So much by way of surveying how cosmology, especially primordial cosmology, bears on scientific realism. Let us end by very briefly summarizing our position. We have espoused scientific realism as a modest thesis of cognitive optimism: that we can know about the unobservable, and that indeed we do know a lot about it. Cosmology causes no special trouble for this thesis: though there are systematic limitations, even in the form of theorems, about what we can know about the global structure of spacetime (Section 2). Besides, this thesis is well illustrated, we submit, by countless results of modern cosmology: astonishing though these results are, as regards the vast scales of distance, time (or other quantities, such as temperature, energy and density) that they involve (Section 3).
Of course, probing ever more extreme regimes of distance, time or these other quantities tends to call for more inventive and diverse techniques, as regards theory as well as instrumentation. So it is unsurprising that probing the very early universe involves intractable cases of under-determination of theory by data. In the second half of the paper, we saw this in inflationary cosmology: both for ascertaining the details of the inflaton field, for example its potential (Section 4); and for the problems of confirming a multiverse theory (Section 5). But as we said in Section 1, we do not see these cases of under-determination as threatening scientific realism. For it claims only that we can know about the unobservable, and indeed do know a lot about it - not that all the unobservable is knowable.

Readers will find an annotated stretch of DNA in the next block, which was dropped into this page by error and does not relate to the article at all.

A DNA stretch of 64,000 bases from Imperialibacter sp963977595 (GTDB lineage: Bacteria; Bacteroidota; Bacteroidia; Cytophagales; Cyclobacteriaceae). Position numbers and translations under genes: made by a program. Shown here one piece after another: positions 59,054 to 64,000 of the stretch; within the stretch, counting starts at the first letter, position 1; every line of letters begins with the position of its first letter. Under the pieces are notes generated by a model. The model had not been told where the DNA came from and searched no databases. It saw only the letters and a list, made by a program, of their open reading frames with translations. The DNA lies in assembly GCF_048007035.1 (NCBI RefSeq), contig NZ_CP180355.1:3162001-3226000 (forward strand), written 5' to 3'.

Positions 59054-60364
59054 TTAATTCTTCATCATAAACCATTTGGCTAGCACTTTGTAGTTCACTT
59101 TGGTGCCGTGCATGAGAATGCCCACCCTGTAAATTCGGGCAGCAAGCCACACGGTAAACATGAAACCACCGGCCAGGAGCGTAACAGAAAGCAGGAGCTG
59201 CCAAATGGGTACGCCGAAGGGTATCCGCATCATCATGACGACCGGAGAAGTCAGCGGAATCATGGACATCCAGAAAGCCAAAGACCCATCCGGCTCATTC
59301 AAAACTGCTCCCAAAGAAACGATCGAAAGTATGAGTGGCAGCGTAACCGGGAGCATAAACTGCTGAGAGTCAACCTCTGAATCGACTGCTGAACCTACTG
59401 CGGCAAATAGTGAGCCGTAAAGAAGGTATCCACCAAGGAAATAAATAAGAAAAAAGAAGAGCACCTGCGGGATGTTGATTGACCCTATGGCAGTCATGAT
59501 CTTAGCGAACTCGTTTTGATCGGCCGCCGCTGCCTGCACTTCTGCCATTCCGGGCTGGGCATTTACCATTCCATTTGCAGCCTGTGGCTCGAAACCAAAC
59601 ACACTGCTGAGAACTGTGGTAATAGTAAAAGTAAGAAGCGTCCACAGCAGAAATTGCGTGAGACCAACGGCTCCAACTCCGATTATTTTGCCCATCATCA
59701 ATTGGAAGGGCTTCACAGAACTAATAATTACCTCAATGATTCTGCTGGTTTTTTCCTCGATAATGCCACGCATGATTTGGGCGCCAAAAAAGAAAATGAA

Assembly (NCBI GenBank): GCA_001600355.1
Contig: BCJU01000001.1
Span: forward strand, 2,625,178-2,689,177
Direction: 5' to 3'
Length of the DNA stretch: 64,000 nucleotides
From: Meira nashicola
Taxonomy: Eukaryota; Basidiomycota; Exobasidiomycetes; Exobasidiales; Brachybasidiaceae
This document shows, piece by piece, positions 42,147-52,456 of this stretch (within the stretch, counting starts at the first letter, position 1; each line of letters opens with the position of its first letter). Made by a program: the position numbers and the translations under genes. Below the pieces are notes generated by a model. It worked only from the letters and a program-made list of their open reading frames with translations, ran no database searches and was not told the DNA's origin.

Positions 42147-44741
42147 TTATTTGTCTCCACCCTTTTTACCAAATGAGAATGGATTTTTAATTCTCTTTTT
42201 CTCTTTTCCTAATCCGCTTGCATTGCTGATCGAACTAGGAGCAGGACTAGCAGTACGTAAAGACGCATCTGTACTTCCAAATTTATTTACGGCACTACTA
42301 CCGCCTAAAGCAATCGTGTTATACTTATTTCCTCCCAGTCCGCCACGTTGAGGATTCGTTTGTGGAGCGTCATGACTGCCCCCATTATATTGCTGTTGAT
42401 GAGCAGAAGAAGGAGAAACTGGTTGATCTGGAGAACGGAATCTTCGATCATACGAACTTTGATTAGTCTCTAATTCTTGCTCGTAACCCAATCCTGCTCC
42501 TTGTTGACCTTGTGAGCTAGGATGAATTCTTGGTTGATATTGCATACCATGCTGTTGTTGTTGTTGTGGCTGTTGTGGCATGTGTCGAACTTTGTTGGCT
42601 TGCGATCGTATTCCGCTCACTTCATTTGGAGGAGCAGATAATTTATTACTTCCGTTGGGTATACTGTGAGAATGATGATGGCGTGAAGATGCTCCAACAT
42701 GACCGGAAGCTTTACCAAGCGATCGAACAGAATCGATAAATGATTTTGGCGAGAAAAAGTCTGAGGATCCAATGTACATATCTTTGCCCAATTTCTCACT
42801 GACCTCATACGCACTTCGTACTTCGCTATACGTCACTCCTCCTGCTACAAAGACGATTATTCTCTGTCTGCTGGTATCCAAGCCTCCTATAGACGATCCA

Acknowledgements: - FA's work is supported by the Wittgenstein Studentship in Philosophy at Trinity College, Cambridge. FA thanks Jim Hartle, Mark Srednicki, and Dean Rickles for conversations about some of the work reported in Section 5. For comments on a previous version, we thank: Anthony Aguirre, Bernard Carr, Erik Curiel, Richard Dawid, George Ellis, Michaela Massimi, Casey McCoy, John Norton, Martin Rees, Svend Rugh, Tom Ryckman, David Sloan, Chris Smeenk and Alex Vilenkin. We also thank the editor, not least for his patience.